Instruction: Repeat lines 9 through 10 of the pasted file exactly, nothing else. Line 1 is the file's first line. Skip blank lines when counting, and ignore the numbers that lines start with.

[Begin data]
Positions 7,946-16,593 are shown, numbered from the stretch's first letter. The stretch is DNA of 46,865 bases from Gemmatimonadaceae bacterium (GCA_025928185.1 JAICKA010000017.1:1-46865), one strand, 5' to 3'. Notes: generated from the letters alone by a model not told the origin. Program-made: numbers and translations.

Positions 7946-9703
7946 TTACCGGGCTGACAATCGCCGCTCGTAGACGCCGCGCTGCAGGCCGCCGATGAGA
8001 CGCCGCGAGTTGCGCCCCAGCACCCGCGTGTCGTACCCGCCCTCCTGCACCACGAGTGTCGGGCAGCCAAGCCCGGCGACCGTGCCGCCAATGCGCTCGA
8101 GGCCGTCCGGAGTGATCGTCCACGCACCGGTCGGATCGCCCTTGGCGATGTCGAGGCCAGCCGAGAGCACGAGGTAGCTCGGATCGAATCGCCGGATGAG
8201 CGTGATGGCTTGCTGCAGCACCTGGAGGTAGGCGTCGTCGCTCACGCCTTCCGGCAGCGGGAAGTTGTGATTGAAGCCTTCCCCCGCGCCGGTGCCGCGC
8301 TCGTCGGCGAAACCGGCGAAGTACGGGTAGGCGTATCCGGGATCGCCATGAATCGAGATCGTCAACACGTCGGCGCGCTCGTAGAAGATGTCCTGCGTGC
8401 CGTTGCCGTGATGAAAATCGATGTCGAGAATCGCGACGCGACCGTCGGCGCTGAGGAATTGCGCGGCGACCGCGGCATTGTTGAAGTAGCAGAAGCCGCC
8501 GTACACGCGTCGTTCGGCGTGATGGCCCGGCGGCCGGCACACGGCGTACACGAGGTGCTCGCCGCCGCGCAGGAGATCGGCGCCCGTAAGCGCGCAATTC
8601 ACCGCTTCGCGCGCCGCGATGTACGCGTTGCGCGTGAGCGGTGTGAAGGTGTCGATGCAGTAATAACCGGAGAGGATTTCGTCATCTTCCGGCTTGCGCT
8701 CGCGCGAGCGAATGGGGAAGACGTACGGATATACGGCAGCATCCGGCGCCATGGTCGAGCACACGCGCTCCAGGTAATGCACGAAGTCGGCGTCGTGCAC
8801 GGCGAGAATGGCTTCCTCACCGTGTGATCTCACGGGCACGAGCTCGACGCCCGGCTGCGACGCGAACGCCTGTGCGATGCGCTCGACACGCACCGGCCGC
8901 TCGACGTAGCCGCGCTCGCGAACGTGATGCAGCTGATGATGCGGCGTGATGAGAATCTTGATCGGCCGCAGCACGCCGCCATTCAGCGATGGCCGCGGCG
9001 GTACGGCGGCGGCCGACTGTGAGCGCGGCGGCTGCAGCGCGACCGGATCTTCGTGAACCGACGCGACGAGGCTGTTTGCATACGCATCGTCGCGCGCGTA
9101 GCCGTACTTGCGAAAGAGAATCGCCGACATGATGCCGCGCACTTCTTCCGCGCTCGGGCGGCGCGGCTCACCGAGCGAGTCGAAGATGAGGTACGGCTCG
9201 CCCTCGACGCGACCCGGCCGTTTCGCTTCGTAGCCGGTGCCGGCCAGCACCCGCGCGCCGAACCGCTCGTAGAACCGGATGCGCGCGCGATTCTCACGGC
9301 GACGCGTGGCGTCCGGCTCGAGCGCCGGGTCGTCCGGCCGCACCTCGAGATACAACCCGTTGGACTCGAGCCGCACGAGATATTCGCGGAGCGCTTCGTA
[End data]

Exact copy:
8501 GTACACGCGTCGTTCGGCGTGATGGCCCGGCGGCCGGCACACGGCGTACACGAGGTGCTCGCCGCCGCGCAGGAGATCGGCGCCCGTAAGCGCGCAATTC
8601 ACCGCTTCGCGCGCCGCGATGTACGCGTTGCGCGTGAGCGGTGTGAAGGTGTCGATGCAGTAATAACCGGAGAGGATTTCGTCATCTTCCGGCTTGCGCT